In a parallel plot, 6ft 5in prison guard Troyce Nix violently sodomises country singer Jimmy Dale Greenwood, a prisoner in his care, and pushes this gentle guy into attacking him with a homemade shiv. Nix is badly injured but recovers after a short spell in hospital. He then pursues his attacker, accompanied by a lady friend he picks-up along the way. His pursuit of Greenwood becomes inextricably linked with the Robicheaux/Wellstone story, and there's a crossover of characters into both plotlines that Burke controls brilliantly.
`Swan Peak' is the seventeenth novel in the series and displays all the strengths and weaknesses of the best of the books.
The strengths? The sheer impassioned poetry of the writing and the vividly described locales; the action scenes of measured brutality; the finely nuanced language and expertly developed sub-plots (even if they're the SAME ones he recycles, novel after novel!) If you've never read Mr Burke before you'll be stunned by the literacy on display: this is very powerful stuff.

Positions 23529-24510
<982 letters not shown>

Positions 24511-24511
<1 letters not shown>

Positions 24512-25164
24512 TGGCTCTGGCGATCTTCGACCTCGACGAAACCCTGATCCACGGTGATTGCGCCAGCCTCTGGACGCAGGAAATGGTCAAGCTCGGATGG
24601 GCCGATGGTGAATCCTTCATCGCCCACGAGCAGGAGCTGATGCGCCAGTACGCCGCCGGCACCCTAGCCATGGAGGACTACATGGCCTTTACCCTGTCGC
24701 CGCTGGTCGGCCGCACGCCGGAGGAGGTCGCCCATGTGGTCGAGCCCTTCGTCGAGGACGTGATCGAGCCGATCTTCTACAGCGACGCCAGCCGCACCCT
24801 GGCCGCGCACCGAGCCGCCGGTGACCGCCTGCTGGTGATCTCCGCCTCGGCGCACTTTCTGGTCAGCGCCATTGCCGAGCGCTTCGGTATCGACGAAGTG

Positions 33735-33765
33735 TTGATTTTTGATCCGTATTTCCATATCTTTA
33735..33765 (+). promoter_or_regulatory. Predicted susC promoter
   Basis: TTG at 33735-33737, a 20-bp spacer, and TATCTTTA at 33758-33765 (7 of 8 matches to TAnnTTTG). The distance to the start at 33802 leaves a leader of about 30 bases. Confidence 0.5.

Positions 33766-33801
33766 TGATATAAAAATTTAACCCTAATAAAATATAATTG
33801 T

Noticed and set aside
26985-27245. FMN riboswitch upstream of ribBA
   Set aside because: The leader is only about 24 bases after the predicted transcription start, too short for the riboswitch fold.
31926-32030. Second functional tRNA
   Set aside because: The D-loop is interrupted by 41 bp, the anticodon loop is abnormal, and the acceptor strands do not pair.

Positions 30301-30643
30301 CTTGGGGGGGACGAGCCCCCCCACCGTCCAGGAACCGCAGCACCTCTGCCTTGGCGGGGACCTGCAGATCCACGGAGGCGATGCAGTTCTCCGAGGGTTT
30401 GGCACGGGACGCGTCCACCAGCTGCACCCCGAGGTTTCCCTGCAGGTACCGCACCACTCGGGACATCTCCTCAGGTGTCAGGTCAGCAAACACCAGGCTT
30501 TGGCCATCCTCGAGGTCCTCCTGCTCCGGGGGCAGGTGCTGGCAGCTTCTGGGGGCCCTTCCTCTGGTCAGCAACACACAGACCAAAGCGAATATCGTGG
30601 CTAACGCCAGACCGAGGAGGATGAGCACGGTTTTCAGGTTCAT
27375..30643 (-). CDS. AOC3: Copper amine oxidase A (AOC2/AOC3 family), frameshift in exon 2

The weaknesses? EVERY James Lee Burke character whether they are rich or poor, intellectual or uneducated, speaks in exactly the same way: the same cadences, the same tone and intonation. And each one delivers virtually identical, perfectly articulated insults. I am also a little tired of his predilection for peopling his books with strange-looking or deformed men.
Furthermore, every book has Robicheux describing a character as a `psychopath' virtually upon meeting them, and we are expected to share his snap assessment even though we've been presented with NO evidence to back it up at this stage.
But lets not dwell too long upon the faults, these are easily outweighed by Mr Burke's formidable writing gifts.
The events of 'Swan Peak' take place in a mythical America, and although the setting is contemporary, the action and dialogue could easily have taken place in the 1930s or in any decade between then and now. Some of the slang: button men, 'diming' is also outdated and a little quaint.
As usual, Clete Purcell (an ex-NOPD cop) is more violent than most of the baddies and is like a straining pit-bull on a leash. It takes a few measured words from Robicheaux to calm him down, and even then they don't always work. Both men are Vietnam vets, and are still visited by demons created from the horrors they've witnessed. These are very complex guys, and sometimes the line between good and evil is more than a little blurred. This is also the case with Troyce Nix - the most psychologically interesting character the author has created in a long while.